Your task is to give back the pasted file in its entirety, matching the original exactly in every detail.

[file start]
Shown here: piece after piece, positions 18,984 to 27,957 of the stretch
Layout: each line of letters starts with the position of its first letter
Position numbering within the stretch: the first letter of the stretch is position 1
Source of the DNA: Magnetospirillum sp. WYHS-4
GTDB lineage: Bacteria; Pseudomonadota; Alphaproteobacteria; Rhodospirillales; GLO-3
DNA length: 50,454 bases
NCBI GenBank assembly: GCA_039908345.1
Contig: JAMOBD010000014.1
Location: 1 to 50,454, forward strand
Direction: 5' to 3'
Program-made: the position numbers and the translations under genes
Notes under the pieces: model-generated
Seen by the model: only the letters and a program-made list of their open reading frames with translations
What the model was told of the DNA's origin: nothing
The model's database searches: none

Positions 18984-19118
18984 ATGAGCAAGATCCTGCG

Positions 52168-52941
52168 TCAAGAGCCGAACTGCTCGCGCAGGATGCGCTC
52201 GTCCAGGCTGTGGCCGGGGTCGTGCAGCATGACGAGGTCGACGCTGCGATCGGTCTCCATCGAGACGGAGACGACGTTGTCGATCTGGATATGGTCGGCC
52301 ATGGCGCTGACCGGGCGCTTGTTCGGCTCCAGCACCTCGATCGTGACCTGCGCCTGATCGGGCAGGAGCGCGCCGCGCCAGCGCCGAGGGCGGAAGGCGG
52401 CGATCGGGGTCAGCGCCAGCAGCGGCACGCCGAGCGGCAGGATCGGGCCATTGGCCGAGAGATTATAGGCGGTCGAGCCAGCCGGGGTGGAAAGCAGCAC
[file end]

Shown here: piece after piece, positions 18,984 to 27,957 of the stretch
Layout: each line of letters starts with the position of its first letter
Position numbering within the stretch: the first letter of the stretch is position 1
Source of the DNA: Magnetospirillum sp. WYHS-4
GTDB lineage: Bacteria; Pseudomonadota; Alphaproteobacteria; Rhodospirillales; GLO-3
DNA length: 50,454 bases
NCBI GenBank assembly: GCA_039908345.1
Contig: JAMOBD010000014.1
Location: 1 to 50,454, forward strand
Direction: 5' to 3'
Program-made: the position numbers and the translations under genes
Notes under the pieces: model-generated
Seen by the model: only the letters and a program-made list of their open reading frames with translations
What the model was told of the DNA's origin: nothing
The model's database searches: none

Positions 18984-19118
18984 ATGAGCAAGATCCTGCG

Positions 52168-52941
52168 TCAAGAGCCGAACTGCTCGCGCAGGATGCGCTC
52201 GTCCAGGCTGTGGCCGGGGTCGTGCAGCATGACGAGGTCGACGCTGCGATCGGTCTCCATCGAGACGGAGACGACGTTGTCGATCTGGATATGGTCGGCC
52301 ATGGCGCTGACCGGGCGCTTGTTCGGCTCCAGCACCTCGATCGTGACCTGCGCCTGATCGGGCAGGAGCGCGCCGCGCCAGCGCCGAGGGCGGAAGGCGG
52401 CGATCGGGGTCAGCGCCAGCAGCGGCACGCCGAGCGGCAGGATCGGGCCATTGGCCGAGAGATTATAGGCGGTCGAGCCAGCCGGGGTGGAAAGCAGCAC